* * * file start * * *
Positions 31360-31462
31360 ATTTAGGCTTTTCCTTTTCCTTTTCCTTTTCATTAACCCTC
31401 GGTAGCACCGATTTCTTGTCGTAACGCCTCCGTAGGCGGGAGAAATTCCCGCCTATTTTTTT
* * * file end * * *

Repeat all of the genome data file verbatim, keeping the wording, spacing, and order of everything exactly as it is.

Positions 31360-31462
31360 ATTTAGGCTTTTCCTTTTCCTTTTCCTTTTCATTAACCCTC
31401 GGTAGCACCGATTTCTTGTCGTAACGCCTCCGTAGGCGGGAGAAATTCCCGCCTATTTTTTT